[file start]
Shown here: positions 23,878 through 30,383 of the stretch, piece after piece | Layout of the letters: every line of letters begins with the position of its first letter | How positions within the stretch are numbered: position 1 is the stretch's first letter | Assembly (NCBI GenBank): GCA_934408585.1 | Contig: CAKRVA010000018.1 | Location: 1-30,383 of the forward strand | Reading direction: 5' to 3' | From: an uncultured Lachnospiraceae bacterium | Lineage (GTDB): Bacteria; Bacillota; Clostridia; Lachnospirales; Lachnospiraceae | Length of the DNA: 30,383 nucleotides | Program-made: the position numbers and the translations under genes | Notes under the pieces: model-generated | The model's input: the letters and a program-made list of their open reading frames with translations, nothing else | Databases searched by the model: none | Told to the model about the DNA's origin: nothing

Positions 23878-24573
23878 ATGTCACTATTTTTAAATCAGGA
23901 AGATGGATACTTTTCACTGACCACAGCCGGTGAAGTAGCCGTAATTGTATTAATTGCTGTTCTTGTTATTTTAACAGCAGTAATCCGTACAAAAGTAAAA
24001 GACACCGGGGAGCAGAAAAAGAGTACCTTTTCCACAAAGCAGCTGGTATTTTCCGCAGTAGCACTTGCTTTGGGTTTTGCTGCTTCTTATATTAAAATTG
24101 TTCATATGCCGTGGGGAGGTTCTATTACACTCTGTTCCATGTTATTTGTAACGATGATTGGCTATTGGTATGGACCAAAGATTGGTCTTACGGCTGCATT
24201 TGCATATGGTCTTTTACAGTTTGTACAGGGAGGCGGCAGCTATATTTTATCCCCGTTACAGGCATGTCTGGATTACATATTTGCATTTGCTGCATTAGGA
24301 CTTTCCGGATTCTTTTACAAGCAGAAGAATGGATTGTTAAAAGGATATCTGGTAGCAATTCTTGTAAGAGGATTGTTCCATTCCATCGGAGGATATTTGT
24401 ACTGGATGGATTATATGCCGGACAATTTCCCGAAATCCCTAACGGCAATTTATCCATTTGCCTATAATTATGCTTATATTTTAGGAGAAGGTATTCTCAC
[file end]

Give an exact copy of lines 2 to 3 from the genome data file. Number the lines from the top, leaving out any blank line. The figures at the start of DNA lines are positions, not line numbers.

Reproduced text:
Positions 23878-24573
23878 ATGTCACTATTTTTAAATCAGGA